Since none of these restaurants offer any kind of personalized service (aside from order taking)and none of them actually deliver the food, I think Glass Onion fares very well comparatively.

I haven't had the oyster Po'Boy you ordered, but the meatball Po' Boy I sampled was substantial - more than a meal in one. If you go again, the restaurant's offering of 4 side dishes for $7 is a steal of a deal. I recommend it.

With it's all-important local thrust and, in my opinion, great, reasonably priced food, I hope your prediction is wrong and also that you will go back and give Glass Onion a second try.

Thank you so much for writing! Holly

LabThug said...

Food is expensive these days

That really depends on what you eat. If you just get the Soup of the Day, you can get out of Jason's for less than $3.

I played the "lunch for less" game a few months back. There was a while where I was swapping between Taco Bell's Bean Burrito and MUSC's soup and biscuit. You can get both of those choices for less than $1.

I'm going to be starting the "full-student" route again, so I'm going to have to play this game again. Because of this, I don't think I'll be visiting the Glass Onion (especially if it is as much as amblin says). Hopefully, they'll be around when I graduate. I was looking forward to their offerings.

Holly Herrick said...

Hi Labthug,

I see someone has a sense of humor. I didn't know about the MUSC deal. I'll have to check out your suggestions.

A few others I keep in mind during lean budget times are the sub of the day at Teeter (I think it's $2.49) and always freshly made. Another huge bargain is the lunch the students prepare over at Trident Tech. If memory serves me correctly, you can get a beautiful, multi-course, first-class lunch for less than $10!

Happy eating and bargain hunting...Holly

mathomvista said...

my you are busy with two books and a cookbook coming out in the future! Gibbs Smith publishes beautiful books...sure yours will be, too. How is the weather in CHAS?

Holly Herrick said...

Hi mathomvista,

Busy, indeed. A good thing, too. Just wrapping up on the Gibbs Smith book research, writing and photography and excited to see it and its message become a reality. In fact, I'm in Atlanta wrapping up an epic Southern farmers' market marathon. Not in Charleston at the moment, but can report that we've had a lovely spring - gorgeous flowers and temperate days. Thanks for writing! Holly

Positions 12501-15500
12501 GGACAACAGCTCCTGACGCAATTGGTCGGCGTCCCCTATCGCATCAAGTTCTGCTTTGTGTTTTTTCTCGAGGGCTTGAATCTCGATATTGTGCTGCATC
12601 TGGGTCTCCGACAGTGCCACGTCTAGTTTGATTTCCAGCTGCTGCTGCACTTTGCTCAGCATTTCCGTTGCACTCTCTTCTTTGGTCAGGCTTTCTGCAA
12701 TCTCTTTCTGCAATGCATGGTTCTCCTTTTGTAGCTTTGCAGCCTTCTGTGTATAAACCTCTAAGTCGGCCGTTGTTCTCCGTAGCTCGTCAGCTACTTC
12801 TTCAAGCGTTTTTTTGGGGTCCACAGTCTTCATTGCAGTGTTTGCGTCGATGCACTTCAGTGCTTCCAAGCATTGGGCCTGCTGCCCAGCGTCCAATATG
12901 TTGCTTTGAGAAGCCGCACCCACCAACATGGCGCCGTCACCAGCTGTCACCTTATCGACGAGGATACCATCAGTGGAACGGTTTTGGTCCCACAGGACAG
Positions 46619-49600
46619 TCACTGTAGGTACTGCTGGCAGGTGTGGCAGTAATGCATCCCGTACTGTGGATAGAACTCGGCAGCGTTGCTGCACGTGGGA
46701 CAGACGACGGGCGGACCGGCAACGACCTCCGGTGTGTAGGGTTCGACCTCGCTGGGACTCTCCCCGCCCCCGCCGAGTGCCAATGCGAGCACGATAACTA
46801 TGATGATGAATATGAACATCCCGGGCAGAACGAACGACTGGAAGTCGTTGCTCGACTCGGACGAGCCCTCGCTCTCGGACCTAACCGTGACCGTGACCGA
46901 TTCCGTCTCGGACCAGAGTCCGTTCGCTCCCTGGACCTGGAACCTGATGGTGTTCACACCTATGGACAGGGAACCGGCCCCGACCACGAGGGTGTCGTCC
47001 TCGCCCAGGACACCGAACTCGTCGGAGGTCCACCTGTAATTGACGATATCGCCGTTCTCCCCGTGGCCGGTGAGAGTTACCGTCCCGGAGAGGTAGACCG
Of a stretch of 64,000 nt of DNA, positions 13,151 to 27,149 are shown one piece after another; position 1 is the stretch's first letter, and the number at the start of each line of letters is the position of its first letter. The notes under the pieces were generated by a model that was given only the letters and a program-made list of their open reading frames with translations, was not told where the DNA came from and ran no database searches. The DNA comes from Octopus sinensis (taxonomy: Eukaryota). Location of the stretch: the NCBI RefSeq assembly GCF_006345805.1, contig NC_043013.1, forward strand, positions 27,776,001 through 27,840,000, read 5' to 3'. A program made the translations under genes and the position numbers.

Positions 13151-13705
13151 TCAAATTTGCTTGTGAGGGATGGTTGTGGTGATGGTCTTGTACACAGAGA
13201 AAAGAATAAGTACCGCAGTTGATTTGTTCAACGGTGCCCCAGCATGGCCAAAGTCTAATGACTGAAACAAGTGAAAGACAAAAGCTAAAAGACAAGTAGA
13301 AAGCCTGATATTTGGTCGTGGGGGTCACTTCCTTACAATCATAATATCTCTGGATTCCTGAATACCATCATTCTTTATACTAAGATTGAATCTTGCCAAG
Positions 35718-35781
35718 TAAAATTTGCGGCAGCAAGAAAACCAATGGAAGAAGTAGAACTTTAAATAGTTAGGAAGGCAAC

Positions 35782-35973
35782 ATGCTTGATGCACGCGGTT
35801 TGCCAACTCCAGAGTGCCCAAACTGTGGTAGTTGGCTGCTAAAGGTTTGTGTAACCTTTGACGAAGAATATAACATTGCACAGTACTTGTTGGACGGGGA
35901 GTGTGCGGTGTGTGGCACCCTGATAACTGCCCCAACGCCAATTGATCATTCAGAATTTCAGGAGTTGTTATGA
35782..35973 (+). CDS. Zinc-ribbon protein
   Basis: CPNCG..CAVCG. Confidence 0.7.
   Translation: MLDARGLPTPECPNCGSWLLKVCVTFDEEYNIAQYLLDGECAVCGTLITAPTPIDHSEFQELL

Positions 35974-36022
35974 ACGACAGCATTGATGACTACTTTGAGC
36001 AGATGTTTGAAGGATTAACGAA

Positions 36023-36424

mathomvista said...

well, Holly, tell us about the trip. did you travel by bus, plane, car or motorcycyle and did you take the chocolate pup?

Holly Herrick said...

Hi M.,

The trip was great - by car with pup. We logged many (some 2,000)miles across 6 states and visited about 15 markets. Saw gorgeous country and met some fabulous farmers and people. Good to be home. Look for more details in the book next spring! Have a great weekend. Holly

Richard Berg said...

I've been to The Onion several times, and, yes it is a bit heavier on the wallet than some places . . . but you usually get what you pay for, especially with food. I think the lunches at The Onion are excellent; they have the best chicken livers in town, and their cornbread with honey is deadly.

True, not much on ambiance, but neither is the drive-up lane at T-Bell. And compare the eats to that graveyard of pre-frozen delights, "The Olive Garden", which isn't much cheaper.

Not for an everyday lunch, but once or twice a month, a great place for that "I need something better than Hogans' Gyros."

A time and a place for everyhting . . .

RHB

oigres said...

Glass Onion disapointing -- Today, I took 3 friends (two visiting from North Carolina, one from Colorado) for brunch at The Glass Onion.
I had told them how great the food and service was and they were very excited to try it. One friend ordered the quiche Lorraine, only to be told later that the quiche was not ready and was forced to make another choice. Another friend and I ordered the gumbo, which was served without rice since apparently someone had forgotten to make rice. At the register, we were offered about $1 off the gumbo since it came with no rice. I'm not from New Orleans, but is rice-less gumbo really traditional gumbo?

Wikipedia has the correct definition of gumbo. Perhaps the owners and staff of this purportedly cajun eatery should visit this article to be brought up to date:
http://en.wikipedia.org/wiki/Gumbo

Holly Herrick said...

Oigres,

Thanks for writing and also researching gumbo. I'm always sorry to hear about a disappointing restaurant experience, especially when visiting friends are in the mix.

I haven't been to their brunch, but I've heard it's well traveled. As a new restaurant, they're likely experiencing planning/growing pains to adjust to their audience size. I suggest you don't give up yet. My personal policy is "three strikes and you're out."

I was there about a week ago with some visiting friends and I can honestly report everything was perfect. But then, I didn't have the gumbo:) Better luck next time and please keep me updated with your experience(s). Thank you! Holly

critical said...
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Culinary Cost-Cutting 101

Coupon Crazy

When I was a little girl, I marveled while watching my Great Aunt Frances sitting at her linoleum-topped kitchen table, cutting coupons from the daily newspaper in the tiny Kansas town she lived in until she was nearly 100 years old.

It seemed like such a waste of energy in order to save a few pennies on, what I thought, were probably things she wouldn't normally buy anyway. But, I was naive. She, a thrifty survivor of the Great Depression and the Dust Bowl, had her coupon system down pat and it's probably one of the reasons she made it through a long life of hard times, many of them spent alone.

The latest bout of monetary unpleasantness, however, has created a market for New Age couponing systems. The internet now has a number of hot coupon sites (I like couponmom.com) which provide free, brand-name coupons and more if you select to register as a member. They're just a click, a printer, and five minutes away. In addition, many grocery stores' websites offer lists of daily specials. And, here's the kicker. Many provide selections from the kind of items you usually purchase, anyway. That was it for me. The last straw supporting my long-standing anti-coupon mindset finally broke its resistant back.